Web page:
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Family Farm Advocates Slam Federal Farm & Trade Policy

From: THE AGRIBUSINESS EXAMINER
July 12, 2005, Issue #413
Monitoring Corporate Agribusiness
>From a Public Interest Perspective

EDITOR\PUBLISHER; A.V. Krebs
E-MAIL: avkrebs at earthlink.net
WEB SITE: http://www.ea1.com/CARP/
TO RECEIVE: Send name and address

IOWA FARM LEADERS CHARGE
AG POLICY GOALS MUST BENEFIT
CONSUMERS AND FARMERS, NOT
MULTINATIONAL CORPORATIONS

Future U.S. Farm Bills and trade agreements must drastically change if
consumers and family farmers are to benefit, according to a group of Iowa
family farmers who met Thursday night.

Their public forum coincided with a Tennessee-based national broadcast
convened by USDA Secretary Mike Johanns. Speakers at the Ames meeting said
that the USDA meeting agenda clearly demonstrated the Administration's bias
toward
maintaining policies which profit multinational corporations instead of the
public
good.

"You can't talk about the U.S. Farm Bill without confronting head on the
role of multinational corporations and how they dominate farm and trade
policy," said George Naylor, Churdan farmer, National Family Farm Coalition
President
and Iowa Citizens for Community Improvement (Iowa CCI) member.

"It is ludicrous for Secretary Johanns to claim he's holding a meaningful
discussion
on farm policy when he excludes the impact of the WTO and other trade
agreements that pit family farmers around the world against each other for
the
benefit of multinational corporations."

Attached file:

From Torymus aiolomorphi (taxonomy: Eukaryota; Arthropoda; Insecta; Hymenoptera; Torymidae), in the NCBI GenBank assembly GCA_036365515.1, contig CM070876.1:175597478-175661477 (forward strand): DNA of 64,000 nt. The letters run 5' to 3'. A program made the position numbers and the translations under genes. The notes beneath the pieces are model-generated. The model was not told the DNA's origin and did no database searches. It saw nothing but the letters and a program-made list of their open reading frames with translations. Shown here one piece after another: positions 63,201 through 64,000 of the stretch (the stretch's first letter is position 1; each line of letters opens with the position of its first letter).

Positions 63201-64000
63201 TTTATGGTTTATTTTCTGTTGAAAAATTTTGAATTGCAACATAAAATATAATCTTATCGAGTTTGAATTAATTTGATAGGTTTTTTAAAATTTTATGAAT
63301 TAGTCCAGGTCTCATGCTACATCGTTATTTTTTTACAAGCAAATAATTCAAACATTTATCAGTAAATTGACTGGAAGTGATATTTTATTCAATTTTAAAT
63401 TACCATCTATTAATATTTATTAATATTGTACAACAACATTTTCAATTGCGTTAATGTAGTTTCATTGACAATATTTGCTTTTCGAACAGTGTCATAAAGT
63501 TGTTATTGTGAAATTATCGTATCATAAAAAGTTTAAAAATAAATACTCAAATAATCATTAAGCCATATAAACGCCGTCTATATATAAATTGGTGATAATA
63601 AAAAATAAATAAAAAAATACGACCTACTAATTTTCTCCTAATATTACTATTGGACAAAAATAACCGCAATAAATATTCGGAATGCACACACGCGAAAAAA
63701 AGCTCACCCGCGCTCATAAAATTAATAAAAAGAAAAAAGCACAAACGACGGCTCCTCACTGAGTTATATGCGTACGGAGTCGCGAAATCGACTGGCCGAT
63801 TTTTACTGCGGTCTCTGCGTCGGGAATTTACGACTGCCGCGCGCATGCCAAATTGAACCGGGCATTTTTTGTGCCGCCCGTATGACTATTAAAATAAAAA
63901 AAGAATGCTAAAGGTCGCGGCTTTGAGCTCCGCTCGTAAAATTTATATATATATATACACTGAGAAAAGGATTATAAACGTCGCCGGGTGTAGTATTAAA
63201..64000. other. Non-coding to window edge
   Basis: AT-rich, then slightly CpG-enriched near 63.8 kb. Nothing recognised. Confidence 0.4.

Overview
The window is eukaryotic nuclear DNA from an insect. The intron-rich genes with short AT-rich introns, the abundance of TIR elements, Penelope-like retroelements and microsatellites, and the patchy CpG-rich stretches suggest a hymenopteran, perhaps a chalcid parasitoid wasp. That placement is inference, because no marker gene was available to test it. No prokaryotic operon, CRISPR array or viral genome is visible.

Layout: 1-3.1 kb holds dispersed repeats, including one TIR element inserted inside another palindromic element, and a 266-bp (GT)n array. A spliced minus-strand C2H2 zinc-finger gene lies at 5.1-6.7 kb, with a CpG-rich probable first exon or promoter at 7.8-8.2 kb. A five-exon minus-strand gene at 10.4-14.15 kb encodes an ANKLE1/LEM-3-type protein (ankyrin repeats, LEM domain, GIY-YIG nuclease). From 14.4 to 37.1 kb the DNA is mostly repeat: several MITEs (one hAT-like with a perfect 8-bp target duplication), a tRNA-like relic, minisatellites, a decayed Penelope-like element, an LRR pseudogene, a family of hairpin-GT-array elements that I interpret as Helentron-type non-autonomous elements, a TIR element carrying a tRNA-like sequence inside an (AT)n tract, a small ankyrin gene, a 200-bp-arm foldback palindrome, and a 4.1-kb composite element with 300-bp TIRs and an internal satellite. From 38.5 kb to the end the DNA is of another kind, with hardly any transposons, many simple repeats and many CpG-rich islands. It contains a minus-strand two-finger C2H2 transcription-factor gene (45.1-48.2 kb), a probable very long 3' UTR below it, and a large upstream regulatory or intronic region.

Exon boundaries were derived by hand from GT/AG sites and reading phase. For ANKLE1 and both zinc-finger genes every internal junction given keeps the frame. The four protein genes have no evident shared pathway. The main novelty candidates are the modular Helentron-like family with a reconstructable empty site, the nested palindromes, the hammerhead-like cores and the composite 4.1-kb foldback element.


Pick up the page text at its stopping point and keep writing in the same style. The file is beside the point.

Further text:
"We are losing our quality of life because of corporate monopolies and
concentration," added Chris Petersen, President of the Iowa Farmers Union,
who farms near Clear Lake.

"The new Farm Bill could be a golden opportunity to change directions, and
we have specific policy proposals that would return profitability to the
family farm sector of agriculture. The current policies, which promote more
production using fewer farmers, are destroying our rural communities."

Dennis Olson, Trade Director of the Institute for Agriculture and Trade
Policy
gave a presentation showing the dismal ten-year track record of the North
American Free Trade Agreement (NAFTA) and recent export-oriented U.S. Farm
Bills.

"The U.S. is projected to become a net importer of agricultural products for
the first time since 1959," Olson said. "Obviously the promises made a
decade ago that U.S. farmers would export their way to prosperity have
proven false. It's time to rethink and consider viable alternatives as we
begin the debate over the next farm bill."

Olson also presented highlights of two recently published reports from his
institute that document threats posed by the pending Central American Free
Trade Agreement (CAFTA) to U.S. sugar and ethanol production. Olson said
CAFTA would expand the failed NAFTA model to Central America and should be
defeated. CAFTA is scheduled for a July vote in the U.S. House of
Representatives.

"Look at the winners of the current system: Cargill, ADM, and Smithfield,"
said
Larry Ginter, a farmer from Rhodes, and a member of Iowa CCI.

"The people with power who negotiate these farm bills and trade agreements
should look out for the public interest, not just corporate interests.
That's why there must be a place at the policy table for grassroots
organizations that truly represent family
farmers, workers, and others who have a stake in healthy, sustainable
agriculture and communities."

The Ames farm and trade policy meeting was sponsored by the Iowa Farmers
Union; Iowa Citizens for Community Improvement; Women, Food, and Agriculture
Network; Sierra Club, Iowa Chapter; and the National Family Farm Coalition.
[ July 7, 2005 ]